Why do we need sodium and animals don’t on keto

(Cristian Lopez) #1

Simple question: Why do we feel better on keto with sodium/electrolyte supplementation, but animals in ketosis get so little in ratio to us?


That’s a good question, maybe animals don’t waste sodium/minerals at the faster rate that humans do when in Keto/fasting?

(Michael - When reality fails to meet expectations, the problem is not reality.) #3

Citation please?

(squirrel-kissing paper tamer) #4

If you’ve ever seen wildlife eating dirt in a certain spot (salt deposited there) or gathered around a salt lick, or had rodents who also enjoy a mineral block in their enclosure it’s obvious animals do indeed seek out salt when they need it.


Many animals seek out salt, ask any hunter! Also, many animals eat other animals and just like if we did the organs and blood with give them a descent amount of sodium.

(Full Metal KETO AF) #6

Yeah, I think poachers sometimes leave salt blocks so deer get the habit of going there. Cows and horses also need it.


(Cristian Lopez) #7

I mean we put salt on our foods, some people supplement electrolytes, others add lite salt to water like I do. I want to know if this requirement for so much salt is natural as for “do we see animals doing it too”?

I will always be supportive of salt, especially Redmond’s real salt, but I’m just curious?

(Michael - When reality fails to meet expectations, the problem is not reality.) #8

Yes, as noted above by @PetaMarie and @lfod14. To which I will add that farmers also provide salt blocks for their livestock. I asked for a citation on the chance you had read something that discussed the issue. I also question whether or not those of us on keto need more salt, or just need to replenish more frequently because we don’t have glucose/glycogen holding onto water and dissolved salts.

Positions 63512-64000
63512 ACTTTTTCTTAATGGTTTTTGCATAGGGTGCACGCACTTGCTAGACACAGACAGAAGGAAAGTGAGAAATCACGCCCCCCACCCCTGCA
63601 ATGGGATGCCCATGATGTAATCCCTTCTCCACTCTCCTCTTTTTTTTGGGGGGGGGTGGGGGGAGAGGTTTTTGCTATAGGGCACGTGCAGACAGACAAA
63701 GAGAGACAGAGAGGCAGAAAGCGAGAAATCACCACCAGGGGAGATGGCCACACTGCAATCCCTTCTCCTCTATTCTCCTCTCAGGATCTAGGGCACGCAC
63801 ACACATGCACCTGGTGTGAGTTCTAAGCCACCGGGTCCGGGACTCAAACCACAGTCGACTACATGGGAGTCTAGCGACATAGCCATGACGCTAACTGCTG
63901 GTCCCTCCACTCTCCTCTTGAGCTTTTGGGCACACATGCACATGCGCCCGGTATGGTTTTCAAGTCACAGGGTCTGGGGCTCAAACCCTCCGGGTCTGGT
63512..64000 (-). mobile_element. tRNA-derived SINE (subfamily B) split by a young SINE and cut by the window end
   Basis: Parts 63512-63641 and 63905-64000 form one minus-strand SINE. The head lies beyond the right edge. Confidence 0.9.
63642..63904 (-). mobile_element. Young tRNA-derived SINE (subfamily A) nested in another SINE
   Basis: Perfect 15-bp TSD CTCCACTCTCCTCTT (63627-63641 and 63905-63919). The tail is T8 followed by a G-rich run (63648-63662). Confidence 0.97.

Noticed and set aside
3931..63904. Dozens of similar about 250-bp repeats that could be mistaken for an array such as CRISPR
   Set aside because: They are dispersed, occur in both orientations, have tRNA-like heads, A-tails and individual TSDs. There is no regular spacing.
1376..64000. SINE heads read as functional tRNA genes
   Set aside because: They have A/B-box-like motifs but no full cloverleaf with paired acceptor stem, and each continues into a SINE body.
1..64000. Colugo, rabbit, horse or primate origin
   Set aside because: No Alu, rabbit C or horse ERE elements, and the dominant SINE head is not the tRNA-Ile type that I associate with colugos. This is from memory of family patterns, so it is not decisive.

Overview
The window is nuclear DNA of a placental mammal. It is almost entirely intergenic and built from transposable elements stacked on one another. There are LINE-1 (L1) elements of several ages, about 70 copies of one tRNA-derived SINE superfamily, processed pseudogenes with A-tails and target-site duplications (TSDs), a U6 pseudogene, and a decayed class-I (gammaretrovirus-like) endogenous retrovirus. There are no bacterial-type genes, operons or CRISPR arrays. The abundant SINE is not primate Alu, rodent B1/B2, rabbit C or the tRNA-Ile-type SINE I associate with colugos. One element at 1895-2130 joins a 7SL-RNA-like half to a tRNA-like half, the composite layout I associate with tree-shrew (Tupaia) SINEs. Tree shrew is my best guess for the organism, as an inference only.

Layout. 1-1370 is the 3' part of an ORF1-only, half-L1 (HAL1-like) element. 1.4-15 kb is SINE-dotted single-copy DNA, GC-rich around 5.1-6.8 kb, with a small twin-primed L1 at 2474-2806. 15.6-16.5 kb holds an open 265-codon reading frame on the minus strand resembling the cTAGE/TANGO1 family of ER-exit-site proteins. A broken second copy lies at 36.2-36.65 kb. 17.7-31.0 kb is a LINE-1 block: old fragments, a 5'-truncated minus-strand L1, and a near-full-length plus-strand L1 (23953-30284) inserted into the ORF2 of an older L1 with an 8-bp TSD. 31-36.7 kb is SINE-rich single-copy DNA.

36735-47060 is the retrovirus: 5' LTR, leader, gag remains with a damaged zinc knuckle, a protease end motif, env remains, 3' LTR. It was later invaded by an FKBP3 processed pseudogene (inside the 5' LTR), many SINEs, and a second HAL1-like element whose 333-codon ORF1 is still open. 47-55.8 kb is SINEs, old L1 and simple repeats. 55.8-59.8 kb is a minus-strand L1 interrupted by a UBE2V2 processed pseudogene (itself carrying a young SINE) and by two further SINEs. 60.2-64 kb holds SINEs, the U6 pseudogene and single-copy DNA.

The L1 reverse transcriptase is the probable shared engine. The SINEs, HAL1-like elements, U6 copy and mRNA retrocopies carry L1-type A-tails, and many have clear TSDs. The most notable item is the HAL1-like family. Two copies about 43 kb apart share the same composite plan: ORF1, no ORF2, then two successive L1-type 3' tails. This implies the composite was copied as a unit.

Carnivorous animals access electrolytes through blood and blood filled organs of their prey. Ruminants access electrolytes through salt licks, the release of electrolytes from plants via fermentation, and through their soil percolated drinking water.

Electrolyte and mineral nutrient deficiency does occur in animals, especially food producing species.

Electrolye and mineral nutrient deficiency does occur in plants. Gardeners can see the changes in foliage to understand what may be deficient in the soil.

But getting to an answer. Ketogenic eaters do not eat enough intrinsically salt laden foods regularly, that being blood and blood filled organs.

It seems the vampires were at least partially correct.

As an aside. The ketogenic diet lowers insulin. Insulin is the main hormone in sodium retention via the kidneys. Lower insulin is beneficial in many ways, especially if a person has been in a high insulin state for many decades. But a downside of low insulin is the need to replace sodium via food or drinks as it is not recycled via the kidneys to the same extent as when the body is in a higher insulin state.

(Katie) #10

Odd question. While we are asking irrelevant questions…
Why can we eat onions but they will make cats sick? How can horses eat poison ivy and we cannot even touch it?

All these questions and more have nothing to do with the human body and it’s functions, Maybe if we were taking about the great apes it would be pertinent

(Cristian Lopez) #11

That’s exactly why I was asking? What makes them so different then us biologically.

(Michael - When reality fails to meet expectations, the problem is not reality.) #12

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